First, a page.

Dolly the Sheep: the first cloned adult animal

The process pioneered at Edinburgh to produce Dolly the Sheep, the first mammal cloned from an adult cell, has been taken up widely, resulting in the cloning of many agricultural and other animals worldwide.

Photo of Professor Sir Ian Wilmut and Dolly the Sheep
Professor Sir Ian Wilmut and Dolly the Sheep.

In 1996, University of Edinburgh scientists celebrated the birth of Dolly the Sheep, the first mammal to be cloned using adult somatic cells. The Edinburgh team’s success followed its improvements to the single cell nuclear transfer (SCNT) technique used in the cloning process. Dolly became a global scientific icon and SCNT technology has spread around the world and has been used to clone multiple farm animals.

The cloning of livestock enables growing large quantities of the most productive, disease-resistant animals, thus providing more food and other animal products.

Professor Sir Ian Wilmut (Inaugural Director of the MRC Centre for Regeneration and Professor at the College of Medicine & Veterinary Medicine at the University of Edinburgh) and colleagues worked on methods to create genetically improved livestock by manipulation of stem cells using nuclear transfer.

Their research optimised interactions between the donor nucleus and the recipient cytoplasm at the time of fusion and cell division.

Photo of goats on a mountainside
Cloning offers hope for pashmina goat farmers.

Conservation of animal breeds

Cloning has been used to conserve several animal breeds in the recent past. For example in 2012 an increasingly rare Himalayan pashmina goat breed was successfully cloned. This important achievement, performed in the frame of the National Agricultural Innovation Project of the Indian Council of Agricultural Research, offers hope to the people of Kashmir of increasing production of pashmina, a type of cashmere wool.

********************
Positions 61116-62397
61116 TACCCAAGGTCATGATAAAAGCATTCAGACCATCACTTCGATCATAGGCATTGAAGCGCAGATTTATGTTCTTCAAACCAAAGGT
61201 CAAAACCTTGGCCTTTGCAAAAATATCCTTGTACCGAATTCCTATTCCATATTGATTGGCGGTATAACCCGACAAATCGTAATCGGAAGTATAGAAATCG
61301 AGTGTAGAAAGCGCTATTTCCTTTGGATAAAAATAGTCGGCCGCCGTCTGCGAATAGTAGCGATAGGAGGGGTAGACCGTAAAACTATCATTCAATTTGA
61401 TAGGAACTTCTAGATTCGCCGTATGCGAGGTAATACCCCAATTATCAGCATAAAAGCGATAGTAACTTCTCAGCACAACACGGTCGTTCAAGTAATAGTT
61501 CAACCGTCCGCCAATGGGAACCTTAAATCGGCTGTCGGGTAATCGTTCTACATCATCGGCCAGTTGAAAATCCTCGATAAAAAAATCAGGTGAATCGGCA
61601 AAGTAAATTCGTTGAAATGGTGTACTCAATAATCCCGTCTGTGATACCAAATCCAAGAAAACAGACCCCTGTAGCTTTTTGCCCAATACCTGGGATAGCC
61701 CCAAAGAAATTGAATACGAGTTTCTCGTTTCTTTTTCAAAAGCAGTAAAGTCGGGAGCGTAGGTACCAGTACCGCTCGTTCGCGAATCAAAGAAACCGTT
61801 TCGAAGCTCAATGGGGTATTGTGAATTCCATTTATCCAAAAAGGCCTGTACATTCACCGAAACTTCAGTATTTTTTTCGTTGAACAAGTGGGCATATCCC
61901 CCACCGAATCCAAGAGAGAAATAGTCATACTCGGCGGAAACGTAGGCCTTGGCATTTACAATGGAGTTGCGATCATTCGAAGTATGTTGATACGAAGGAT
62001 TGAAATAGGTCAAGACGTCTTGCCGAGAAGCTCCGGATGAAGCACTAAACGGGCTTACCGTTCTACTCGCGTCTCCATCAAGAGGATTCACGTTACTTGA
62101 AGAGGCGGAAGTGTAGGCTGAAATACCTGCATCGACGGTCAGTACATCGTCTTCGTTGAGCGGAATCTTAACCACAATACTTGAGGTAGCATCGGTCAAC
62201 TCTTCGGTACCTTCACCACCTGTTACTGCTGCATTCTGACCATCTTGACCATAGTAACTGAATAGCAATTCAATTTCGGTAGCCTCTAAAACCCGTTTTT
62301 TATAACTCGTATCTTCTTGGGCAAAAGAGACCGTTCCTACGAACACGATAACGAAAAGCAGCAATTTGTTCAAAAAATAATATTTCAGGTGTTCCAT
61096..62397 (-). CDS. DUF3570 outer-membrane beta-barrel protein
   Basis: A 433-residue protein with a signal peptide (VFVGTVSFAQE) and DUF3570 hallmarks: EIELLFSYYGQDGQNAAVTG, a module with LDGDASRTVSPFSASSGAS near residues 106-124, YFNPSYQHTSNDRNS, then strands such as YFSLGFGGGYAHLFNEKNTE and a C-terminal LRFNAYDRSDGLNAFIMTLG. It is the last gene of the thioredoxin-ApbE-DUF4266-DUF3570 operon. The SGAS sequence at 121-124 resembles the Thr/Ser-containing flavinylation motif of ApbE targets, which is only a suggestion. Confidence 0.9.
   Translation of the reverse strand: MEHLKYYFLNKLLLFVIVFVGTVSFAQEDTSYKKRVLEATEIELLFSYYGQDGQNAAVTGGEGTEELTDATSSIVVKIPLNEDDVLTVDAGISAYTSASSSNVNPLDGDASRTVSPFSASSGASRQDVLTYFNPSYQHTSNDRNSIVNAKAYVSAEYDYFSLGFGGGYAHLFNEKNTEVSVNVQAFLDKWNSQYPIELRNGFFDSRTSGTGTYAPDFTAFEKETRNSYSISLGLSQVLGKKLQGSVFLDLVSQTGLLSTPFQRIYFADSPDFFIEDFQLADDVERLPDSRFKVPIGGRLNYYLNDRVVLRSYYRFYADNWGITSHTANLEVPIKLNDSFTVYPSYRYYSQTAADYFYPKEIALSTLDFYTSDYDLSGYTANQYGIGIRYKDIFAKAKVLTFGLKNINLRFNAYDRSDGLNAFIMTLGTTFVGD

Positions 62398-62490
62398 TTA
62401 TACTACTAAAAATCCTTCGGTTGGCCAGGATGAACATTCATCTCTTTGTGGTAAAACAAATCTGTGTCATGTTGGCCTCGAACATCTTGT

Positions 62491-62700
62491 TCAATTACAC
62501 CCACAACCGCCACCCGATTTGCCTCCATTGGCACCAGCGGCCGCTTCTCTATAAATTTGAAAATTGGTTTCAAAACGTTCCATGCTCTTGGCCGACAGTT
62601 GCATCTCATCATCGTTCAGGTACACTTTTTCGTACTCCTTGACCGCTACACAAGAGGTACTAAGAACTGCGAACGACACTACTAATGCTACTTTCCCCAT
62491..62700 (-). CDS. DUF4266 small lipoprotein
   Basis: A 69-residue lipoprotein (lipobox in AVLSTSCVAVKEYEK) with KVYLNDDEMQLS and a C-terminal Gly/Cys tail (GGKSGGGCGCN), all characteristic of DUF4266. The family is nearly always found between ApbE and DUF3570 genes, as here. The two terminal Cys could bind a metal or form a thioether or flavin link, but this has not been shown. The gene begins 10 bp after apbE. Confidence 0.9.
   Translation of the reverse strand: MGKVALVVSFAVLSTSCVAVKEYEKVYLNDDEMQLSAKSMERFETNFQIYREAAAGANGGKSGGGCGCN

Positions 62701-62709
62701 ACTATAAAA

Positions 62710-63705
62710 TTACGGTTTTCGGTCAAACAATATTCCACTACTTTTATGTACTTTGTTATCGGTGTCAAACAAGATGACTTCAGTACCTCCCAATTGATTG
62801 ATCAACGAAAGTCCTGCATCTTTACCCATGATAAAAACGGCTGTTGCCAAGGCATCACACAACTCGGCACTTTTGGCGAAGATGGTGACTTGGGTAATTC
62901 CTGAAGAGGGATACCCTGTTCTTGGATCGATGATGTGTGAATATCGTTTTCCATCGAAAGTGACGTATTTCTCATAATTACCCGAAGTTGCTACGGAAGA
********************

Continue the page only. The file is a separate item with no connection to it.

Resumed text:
In Kashmir more than 10 million people are associated with an $85 million shawl industry that depends on the availability of the exceptionally fine wool produced by these rare animals.

New technology to improve livestock

SCNT cloning is the only technology available that enables generation of 99.8% genetically identical offspring from selected individuals of adult animals (including sterilized animals). As such, it is an efficient multiplication tool to support specific breeding strategies of farm animals with exceptionally high genetic value.

Cloning in commerce and agriculture: preservation of livestock diversity

SCNT technology has been widely adopted and used to create clones of other animals (e.g. cows, deer, ferrets, goats, horses, mice, mules, pigs, wolves, rats, rabbits, monkeys and water buffalo).

Multiple companies offering cloning technology have been established (e.g. RNL Bio of South Korea, US-based BioArts and Kheiron in Argentina) and cloning plays an important role in the animal-breeding industry.

Cloned ponies have fetched up to $800,000 at auction in Argentina, and in 2012, the Fédération Equestre Internationale lifted its ban on cloned horses participating in competitions. The first orders for commercial pet dog cloning were completed by RNL Bio and BioArts in 2008.

In 2008, the US Food and Drug Administration decided that meat produced from clones and their progeny is acceptable for human consumption. Similar conclusions have been drawn by the European Food Safety Authority. However, animal cloning for food production in Europe meets with considerable opposition; use of cloned animals is more accepted and widespread in Asia and the US.

Cloning from frozen somatic tissue is a more cost-effective strategy for bio-banking of endangered breeds than storage of sperm or egg cells. Sample collection and storage is easier and cheaper; the technique can be deployed quickly in emergency situations such as a disease outbreak; and cloning recovers all the genetic variation of the donor not just half of it as when using sperm.

SCNT cloning of farm animals is a common new service in some countries including the US, Argentina and Brazil and is covered by major veterinary genetics and animal biotechnology textbooks.

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